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Koome on a low start Treasury slashes Judiciary Budget again

NATIONAL
By Winfrey Owino | June 10th 2021

Chief Justice Martha Koome starts on a low as Treasury cuts Judiciary Budget. [File, Standard]

Chief Justice Martha Koome starts on a low after Treasury cuts down funds allocated to the Judiciary in the 2021/2022 Financial Year.

The Judiciary lost about Sh800m  in the Sh3.66tr Budget read in parliament on Thursday, June 10 by Treasury Cabinet Secretary Ukur Yatani.

The law-implementing Arm of Government has been allocated Sh17.9b in the coming financial year, a marginal decline from Sh18.1b allocated in the 2020/2021 financial year.

This, even as the Executive and Legislature bag Sh1.946 trillion and Sh37.9 billion respectively in Kenya’s biggest budget in history. Counties have been allocated Sh370billion.

“Counties will receive an additional Sh7.5b from revenues and another Sh32.3b from partners. This means that counties will bag about Sh410billion as a way of showing the government’s commitment to supporting devolution,” Yatani said.

Last year, the Executive got the lion’s share of the budget (Sh1.83tr) with the Judiciary and Parliament getting Sh18.05b and Sh37.7b respectively.

The Judiciary had been allocated Sh18.8b in the 2019/2020 budget, indicating a series of slashed funds channelled to the Judiciary each Financial Year.

Other institutions involved in the enforcement of the law were allocated funds as follows: Office of the Director of Public Prosecution (DPP) Sh3.2b, the Ethics and Anti-Corruption Commission (EACC) Sh 3.3b Criminal Investigations Sh7.6b and the Office of the Auditor-General Sh5.9b.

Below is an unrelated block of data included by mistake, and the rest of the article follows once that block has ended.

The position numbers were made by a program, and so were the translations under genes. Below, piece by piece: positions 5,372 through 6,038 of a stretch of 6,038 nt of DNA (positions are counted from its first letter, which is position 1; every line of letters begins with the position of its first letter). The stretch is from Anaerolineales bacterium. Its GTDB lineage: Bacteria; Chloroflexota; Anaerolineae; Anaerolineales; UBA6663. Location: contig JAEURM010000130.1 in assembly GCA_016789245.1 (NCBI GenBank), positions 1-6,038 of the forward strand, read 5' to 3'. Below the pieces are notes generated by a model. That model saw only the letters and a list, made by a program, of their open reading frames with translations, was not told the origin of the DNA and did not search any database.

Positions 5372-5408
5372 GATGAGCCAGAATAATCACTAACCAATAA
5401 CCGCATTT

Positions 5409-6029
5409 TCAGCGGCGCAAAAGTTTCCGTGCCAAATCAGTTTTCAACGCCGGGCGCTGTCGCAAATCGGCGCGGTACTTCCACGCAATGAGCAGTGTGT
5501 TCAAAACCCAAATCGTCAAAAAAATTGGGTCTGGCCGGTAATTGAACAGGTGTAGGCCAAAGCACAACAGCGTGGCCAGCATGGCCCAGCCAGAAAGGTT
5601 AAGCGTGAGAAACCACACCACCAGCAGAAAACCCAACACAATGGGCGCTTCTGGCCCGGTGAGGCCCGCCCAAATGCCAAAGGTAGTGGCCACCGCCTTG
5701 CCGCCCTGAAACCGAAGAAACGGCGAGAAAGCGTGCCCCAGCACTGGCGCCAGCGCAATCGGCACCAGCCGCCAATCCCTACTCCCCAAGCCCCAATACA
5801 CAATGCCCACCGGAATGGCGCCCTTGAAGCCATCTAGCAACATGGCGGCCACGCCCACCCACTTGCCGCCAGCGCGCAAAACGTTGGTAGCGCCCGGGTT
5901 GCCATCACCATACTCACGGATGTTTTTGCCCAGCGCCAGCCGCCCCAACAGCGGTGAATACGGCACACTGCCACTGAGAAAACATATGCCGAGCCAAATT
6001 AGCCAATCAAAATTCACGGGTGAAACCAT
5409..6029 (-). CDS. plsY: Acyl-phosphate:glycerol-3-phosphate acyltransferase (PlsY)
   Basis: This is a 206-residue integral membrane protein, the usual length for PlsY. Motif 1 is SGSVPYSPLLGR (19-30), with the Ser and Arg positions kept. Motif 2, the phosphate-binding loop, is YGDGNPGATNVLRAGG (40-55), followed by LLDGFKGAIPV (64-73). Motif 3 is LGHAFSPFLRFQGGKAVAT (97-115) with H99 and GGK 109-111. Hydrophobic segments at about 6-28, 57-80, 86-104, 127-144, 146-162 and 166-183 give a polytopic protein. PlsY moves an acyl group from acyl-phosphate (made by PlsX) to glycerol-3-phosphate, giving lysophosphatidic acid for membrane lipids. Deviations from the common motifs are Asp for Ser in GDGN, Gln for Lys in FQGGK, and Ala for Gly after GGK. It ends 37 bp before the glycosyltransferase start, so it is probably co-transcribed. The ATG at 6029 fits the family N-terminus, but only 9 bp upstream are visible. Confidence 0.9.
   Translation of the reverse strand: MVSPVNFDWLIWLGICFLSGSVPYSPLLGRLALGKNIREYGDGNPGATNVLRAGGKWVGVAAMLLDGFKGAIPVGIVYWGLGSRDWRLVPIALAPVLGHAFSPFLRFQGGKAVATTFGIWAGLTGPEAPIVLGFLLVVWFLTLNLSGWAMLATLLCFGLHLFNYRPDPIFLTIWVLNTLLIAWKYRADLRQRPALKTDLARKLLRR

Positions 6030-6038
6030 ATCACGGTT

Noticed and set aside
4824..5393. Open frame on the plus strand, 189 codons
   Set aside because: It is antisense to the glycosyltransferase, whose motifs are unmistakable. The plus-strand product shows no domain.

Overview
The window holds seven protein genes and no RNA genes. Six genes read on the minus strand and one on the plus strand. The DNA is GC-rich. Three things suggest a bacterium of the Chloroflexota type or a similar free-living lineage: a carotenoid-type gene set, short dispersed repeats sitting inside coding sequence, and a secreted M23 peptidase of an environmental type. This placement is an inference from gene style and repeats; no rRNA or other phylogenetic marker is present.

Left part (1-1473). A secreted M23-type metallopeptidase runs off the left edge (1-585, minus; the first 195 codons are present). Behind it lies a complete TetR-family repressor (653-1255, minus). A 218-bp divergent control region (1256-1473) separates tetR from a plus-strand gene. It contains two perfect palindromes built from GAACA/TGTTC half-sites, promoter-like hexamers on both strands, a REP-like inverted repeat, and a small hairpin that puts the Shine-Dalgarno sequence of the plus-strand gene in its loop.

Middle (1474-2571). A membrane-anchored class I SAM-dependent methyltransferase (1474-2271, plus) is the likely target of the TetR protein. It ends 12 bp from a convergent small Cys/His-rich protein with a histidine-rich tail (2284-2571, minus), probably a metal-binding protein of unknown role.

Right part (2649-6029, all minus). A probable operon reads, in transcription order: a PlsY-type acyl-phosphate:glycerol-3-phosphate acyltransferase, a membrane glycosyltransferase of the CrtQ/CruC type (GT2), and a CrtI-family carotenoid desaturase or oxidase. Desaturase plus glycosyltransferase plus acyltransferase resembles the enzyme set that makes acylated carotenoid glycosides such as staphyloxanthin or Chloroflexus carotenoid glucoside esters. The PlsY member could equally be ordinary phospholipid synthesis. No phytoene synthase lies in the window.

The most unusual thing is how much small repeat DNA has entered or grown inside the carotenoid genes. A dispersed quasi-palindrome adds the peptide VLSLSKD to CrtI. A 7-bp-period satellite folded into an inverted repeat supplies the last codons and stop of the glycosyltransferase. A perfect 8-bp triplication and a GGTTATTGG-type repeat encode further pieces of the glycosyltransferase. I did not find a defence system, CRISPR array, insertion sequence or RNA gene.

Before his retirement, Chief Justice Emeritus David Maraga had expressed his frustrations at the helm of the Judiciary, citing inadequate funds to effectively sustain operations at the Judiciary.

“Financial autonomy is a critical aspect of judicial independence. For it to effectively discharge its mandate, the Judiciary requires not just adequate financial allocation but also real financial autonomy,” Maraga said.

“Currently, the Judiciary lacks both as only 47 per cent of its financial requests are funded and the Executive has failed to operationalise the Judiciary Fund,” he added.

The Judiciary's budget slash comes at a time when the institution has promoted 34 judges, meaning more resources is needed to sustain their pay.

The judiciary is also working to improve service delivery by reducing case backlogs and putting up modern structures.

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